LONDON (Reuters) - Euro zone money markets no longer expect the European Central Bank to raise interest rates in the next 12 months and have pushed rate hike expectations out to October 2019 from June 2019 as economic growth slows and Italy’s political crisis worsens.
Investors, who were fully pricing in a rate rise at the ECB’s June 2019 meeting as recently as early May, now see only a slim chance of such a move over that time horizon.
They’ve pushed back expectations for the ECB’s first rate hike of this cycle to later in the year, with a 10-basis-point increase now only fully discounted by the October 2019 meeting.
A deepening political crisis in Italy, the euro zone’s third-biggest economy, fuelled a heavy selloff in Italian assets and the euro on Tuesday, in a throwback to the euro debt crisis of 2010-2012.
That turmoil comes on top of signs that the euro zone economy may have lost further momentum at the start of the second quarter, prompting markets to cast doubt over both the timing and scale of monetary tightening.
Markets price in roughly a 70 percent chance of move in September 2019, just before ECB chief Mario Draghi’s term expires.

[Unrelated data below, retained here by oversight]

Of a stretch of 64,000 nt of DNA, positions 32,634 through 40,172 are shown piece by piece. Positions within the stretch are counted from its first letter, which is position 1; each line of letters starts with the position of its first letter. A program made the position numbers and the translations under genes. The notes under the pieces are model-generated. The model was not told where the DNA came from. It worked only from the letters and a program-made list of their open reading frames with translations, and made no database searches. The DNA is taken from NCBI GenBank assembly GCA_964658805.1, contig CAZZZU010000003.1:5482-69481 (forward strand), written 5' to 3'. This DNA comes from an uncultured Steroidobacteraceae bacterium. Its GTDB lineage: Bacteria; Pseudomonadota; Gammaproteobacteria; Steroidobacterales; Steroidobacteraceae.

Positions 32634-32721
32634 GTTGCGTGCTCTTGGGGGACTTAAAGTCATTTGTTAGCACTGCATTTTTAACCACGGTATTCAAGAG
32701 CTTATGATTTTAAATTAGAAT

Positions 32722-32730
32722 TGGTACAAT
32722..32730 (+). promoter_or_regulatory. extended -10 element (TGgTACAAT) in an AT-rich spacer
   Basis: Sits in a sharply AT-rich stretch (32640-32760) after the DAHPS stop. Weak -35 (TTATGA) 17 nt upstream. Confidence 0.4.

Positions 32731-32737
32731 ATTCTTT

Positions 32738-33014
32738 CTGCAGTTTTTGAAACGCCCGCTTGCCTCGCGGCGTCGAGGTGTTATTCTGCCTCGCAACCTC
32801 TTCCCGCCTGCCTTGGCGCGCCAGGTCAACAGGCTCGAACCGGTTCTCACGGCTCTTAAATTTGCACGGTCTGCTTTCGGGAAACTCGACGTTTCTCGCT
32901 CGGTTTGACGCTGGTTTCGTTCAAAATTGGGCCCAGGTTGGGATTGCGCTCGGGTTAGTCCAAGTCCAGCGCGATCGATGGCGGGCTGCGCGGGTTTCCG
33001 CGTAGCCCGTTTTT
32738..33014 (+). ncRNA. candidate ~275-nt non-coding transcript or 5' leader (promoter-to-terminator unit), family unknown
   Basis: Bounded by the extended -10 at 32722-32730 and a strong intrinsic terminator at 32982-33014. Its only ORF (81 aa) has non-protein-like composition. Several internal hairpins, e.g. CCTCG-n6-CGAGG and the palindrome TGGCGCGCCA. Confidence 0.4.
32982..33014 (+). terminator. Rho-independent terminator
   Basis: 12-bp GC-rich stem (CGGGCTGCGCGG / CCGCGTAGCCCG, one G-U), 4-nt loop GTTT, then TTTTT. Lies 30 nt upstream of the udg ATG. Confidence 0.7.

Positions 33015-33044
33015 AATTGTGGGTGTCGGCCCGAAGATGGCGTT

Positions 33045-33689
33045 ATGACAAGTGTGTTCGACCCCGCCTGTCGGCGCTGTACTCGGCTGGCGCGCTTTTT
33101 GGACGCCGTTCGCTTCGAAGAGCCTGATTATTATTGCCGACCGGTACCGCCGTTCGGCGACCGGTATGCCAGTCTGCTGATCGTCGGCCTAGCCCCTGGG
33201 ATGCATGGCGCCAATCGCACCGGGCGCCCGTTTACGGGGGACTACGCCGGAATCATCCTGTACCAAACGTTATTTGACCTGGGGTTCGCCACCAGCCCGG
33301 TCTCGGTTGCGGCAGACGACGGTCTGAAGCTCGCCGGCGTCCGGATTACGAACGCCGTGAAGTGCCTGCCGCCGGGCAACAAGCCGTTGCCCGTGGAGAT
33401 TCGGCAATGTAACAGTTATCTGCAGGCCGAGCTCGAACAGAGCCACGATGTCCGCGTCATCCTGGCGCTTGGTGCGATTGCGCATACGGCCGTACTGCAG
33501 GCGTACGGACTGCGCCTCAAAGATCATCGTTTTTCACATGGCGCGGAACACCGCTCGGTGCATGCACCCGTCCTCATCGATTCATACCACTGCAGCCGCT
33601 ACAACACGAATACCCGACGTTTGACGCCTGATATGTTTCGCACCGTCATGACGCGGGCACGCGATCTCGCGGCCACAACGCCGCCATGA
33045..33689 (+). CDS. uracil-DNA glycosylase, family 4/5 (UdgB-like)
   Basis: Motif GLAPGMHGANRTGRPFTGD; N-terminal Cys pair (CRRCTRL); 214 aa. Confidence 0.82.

“There is just one 10-basis-point hike priced in for next year now, which is quite a sharp re-pricing of market expectations,” said Frederik Ducrozet, senior economist Europe at Pictet Wealth Management.
“The ECB could still end QE (quantitative easing) in December. In a way, the market is doing its job for it by pushing back rate-hike expectations.”
The difference between the overnight bank-to-bank interest rate for the euro zone (Eonia) and forward Eonia rates dated for the ECB’s June 2019 meeting stood at 3 basis points, down from around 6 bps last week and 9 bps earlier this month..
That indicates investors are pricing in roughly a 30 percent chance of a 10-basis-point increase - the minimum likely rise - in the ECB’s minus 0.4 percent deposit rate.
The ECB’s massive bond-buying scheme is scheduled to end in September. Many economists expect the central bank to conclude it by the end of the year, followed by a roughly six-month gap before interest rates are raised. But market pricing now suggests a rate rise could come much later.
Indeed, the turnaround in rate expectations has been significant. This year started with markets pricing in a hike this December, given strong data and hawkish comments from some policymakers. Earlier this month, they had priced in almost three 10 bps rises for 2019.
But growing concern about Italy and softer data have prompted a shift.
JPMorgan said last week it had pushed back its rate hike expectations from March 2019 to June 2019.
For some analysts, current market pricing risks getting ahead of itself.
“We think the ECB will be pragmatic and adopt policy according to economic circumstances at the time,” said Sarah Hewin, chief economist for Europe at Standard Chartered.
“Chances are by then we will have a new Italian government with the chance to implement some of its policies. We can’t say at this point that a June 2019 (hike) is definitely out.”
Reporting by Dhara Ranasinghe, additional reporting by Sujata Rao, editing by Larry King